Why You Need a Budget and How to Start One

If Your Money Is a Mess, You May Need a Budget

An illustration depicting people taking on a variety of personal finance tasks.

The Balance

Budgeting is the process of laying out your income and expenses to stay within your means—often with bigger financial goals in mind. Tracking this month’s groceries might mean an autumn trip to Mexico. Or it could mean being debt-free by the end of this year.

Create a no-shame budget or spending plan using the steps we lay out, with strategies from experts. 

Why You Need a Budget

On a practical level, a budget helps you track spending and avoid missed payments—but a budget can also help you realize your real-world dreams.

Helps You Plan

Going into every month with a budget or spending plan can help set spending intentions and boundaries, and give your money “purpose,” said Carrie Friedberg, a certified money coach at SFMoneycoach.com. She recommends customizing your spending plan every month.

“Everyone can develop a basic budget with fixed or common expenses, but it’s important to scan your calendar, check your periodic expenses calendar and talk to family members about what’s happening or expected each month, so you can plan accordingly,” she said in an email to The Balance. 

Helps You Find Opportunity

Most budgeting advice emphasizes cutting back but consumers could benefit from viewing their budget as an opportunity rather than spending cutbacks, said Jim Pendergrast, senior vice president at specialty business lender altLINE.

“No more Starbucks, eat out less, buy second-hand,” Pendergast wrote in an email to The Balance. “While this is intuitive—you do have to live within your means—it warps real financial freedom, which is to create sustained wealth. Change your budgeting mindset from scarcity to opportunity.”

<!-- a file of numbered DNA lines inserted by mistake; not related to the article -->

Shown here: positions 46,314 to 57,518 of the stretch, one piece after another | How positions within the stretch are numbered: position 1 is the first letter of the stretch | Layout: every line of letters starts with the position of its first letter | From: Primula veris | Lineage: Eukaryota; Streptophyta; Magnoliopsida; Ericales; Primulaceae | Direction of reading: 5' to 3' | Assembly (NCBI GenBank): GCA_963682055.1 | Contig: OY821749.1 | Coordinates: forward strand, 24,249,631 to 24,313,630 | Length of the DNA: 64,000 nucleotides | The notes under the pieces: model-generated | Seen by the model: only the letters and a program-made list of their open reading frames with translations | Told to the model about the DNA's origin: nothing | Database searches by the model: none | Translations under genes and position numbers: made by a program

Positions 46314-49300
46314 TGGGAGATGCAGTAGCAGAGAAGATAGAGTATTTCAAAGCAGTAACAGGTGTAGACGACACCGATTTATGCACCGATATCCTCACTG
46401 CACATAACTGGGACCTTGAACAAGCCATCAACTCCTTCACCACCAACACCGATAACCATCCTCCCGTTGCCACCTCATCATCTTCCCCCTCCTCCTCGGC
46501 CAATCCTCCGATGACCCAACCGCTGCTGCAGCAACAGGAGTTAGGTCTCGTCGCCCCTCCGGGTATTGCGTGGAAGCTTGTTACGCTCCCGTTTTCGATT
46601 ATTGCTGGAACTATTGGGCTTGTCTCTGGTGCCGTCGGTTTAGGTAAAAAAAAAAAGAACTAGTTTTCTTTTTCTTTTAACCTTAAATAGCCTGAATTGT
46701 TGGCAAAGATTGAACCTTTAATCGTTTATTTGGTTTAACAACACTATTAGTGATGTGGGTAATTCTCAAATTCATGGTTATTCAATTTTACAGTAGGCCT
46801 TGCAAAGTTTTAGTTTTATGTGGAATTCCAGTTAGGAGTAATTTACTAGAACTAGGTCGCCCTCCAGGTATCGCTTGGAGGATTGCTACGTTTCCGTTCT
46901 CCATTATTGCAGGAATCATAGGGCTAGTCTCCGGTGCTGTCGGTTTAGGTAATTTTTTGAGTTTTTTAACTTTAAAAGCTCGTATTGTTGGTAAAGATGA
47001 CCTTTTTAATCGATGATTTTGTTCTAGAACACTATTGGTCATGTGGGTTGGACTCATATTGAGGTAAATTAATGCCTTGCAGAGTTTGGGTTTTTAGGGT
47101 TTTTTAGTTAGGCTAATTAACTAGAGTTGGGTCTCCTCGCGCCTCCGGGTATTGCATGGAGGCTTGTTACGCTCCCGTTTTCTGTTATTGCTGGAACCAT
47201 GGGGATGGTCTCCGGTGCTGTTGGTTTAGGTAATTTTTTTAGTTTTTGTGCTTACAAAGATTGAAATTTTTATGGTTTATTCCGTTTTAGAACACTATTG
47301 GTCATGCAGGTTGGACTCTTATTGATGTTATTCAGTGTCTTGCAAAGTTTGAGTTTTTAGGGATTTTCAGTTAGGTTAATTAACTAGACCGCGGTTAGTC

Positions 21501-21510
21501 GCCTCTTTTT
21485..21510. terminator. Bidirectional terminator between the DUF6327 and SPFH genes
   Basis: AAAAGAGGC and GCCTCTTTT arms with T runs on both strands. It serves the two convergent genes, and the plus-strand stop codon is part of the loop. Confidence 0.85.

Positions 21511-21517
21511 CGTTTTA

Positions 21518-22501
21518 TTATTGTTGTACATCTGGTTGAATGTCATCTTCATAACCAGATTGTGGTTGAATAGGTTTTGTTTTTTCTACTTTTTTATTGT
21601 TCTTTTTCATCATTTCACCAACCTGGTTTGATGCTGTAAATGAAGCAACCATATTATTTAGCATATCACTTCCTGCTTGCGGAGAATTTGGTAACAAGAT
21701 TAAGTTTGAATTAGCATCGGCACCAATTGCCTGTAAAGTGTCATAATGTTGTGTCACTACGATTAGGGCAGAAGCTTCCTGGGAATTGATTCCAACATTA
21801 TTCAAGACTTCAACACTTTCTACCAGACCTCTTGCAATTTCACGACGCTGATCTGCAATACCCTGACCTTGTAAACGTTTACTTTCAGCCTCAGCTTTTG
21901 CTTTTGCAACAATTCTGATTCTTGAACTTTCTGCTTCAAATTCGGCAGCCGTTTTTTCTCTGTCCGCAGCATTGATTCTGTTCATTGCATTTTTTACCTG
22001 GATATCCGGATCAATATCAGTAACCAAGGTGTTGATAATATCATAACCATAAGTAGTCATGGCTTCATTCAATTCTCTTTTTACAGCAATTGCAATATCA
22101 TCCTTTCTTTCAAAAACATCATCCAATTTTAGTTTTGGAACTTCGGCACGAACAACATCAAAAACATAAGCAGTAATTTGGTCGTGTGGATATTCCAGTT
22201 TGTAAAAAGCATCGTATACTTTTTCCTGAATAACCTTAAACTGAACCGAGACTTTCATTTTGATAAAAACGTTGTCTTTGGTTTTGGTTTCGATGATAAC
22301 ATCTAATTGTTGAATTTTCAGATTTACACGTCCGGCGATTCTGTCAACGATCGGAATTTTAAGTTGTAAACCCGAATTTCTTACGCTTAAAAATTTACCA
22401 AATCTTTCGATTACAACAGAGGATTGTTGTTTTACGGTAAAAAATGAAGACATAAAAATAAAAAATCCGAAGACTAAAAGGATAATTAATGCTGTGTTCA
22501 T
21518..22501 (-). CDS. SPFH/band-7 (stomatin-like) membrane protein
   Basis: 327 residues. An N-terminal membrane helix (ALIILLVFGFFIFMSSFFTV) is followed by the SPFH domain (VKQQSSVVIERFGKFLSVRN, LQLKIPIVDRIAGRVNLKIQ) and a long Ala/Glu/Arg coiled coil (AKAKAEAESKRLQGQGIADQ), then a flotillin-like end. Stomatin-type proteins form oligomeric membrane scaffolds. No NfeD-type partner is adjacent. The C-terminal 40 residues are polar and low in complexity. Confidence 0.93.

Helps Make Tax Time Easier

Budgeting now can help you in April, too, said Logan Murray, a financial planner and tax preparer at Tempe-based Pocket Project, LLC. Tax time doesn’t have to be too difficult anymore, thanks to tax prep software programs. 

“The big headache is going through the entire year of transactions or items sent in the mail to find everything that needs reporting,” he said in an email to The Balance.

With a budget in place (and maintained), you will have already collected much of that information.  

For tax reasons, it can be essential to keep track of income, and spending in categories like charitable contributions, education, child care, and health care. 

Gather Your Income Data

So, let’s get started. In this first step, you’ll collect all the ways your money flows into your financial stream. 

Include the following: 

  • Workplace paystubs
  • Gig work or irregular income 
  • Federal or state benefits, including disability or unemployment
  • Child support or alimony payments
  • Scholarships or grants, if in school
  • Venmo transactions or other person-to-person payments

You may be able to find this information on your bank statement, but don’t forget about tips and  other cash payments. However, regular income sources are the priority here—you may not want to include occasional windfalls, such as tax refunds.

Now, from these sources, note your net income last month—the money you took home monthly to spend. So, you won’t include taxes, Social Security, other deductions, or any contributions you’ve made to your retirement account. 

Freelancers, business owners, and the self-employed may need to use six to 12 months of income and determine an average monthly income, for a reasonable basis for your upcoming money math. 

Next Steps and More Resources

Congratulations! You just took your first budgeting step. For the next step, you’ll prepare to collect and classify your expenses, to later enter them (along with the income you’ve just gathered) into The Balance’s Simple 50/30/20 Budget spreadsheet.

In the meanwhile, learn more about tracking spending and budgeting: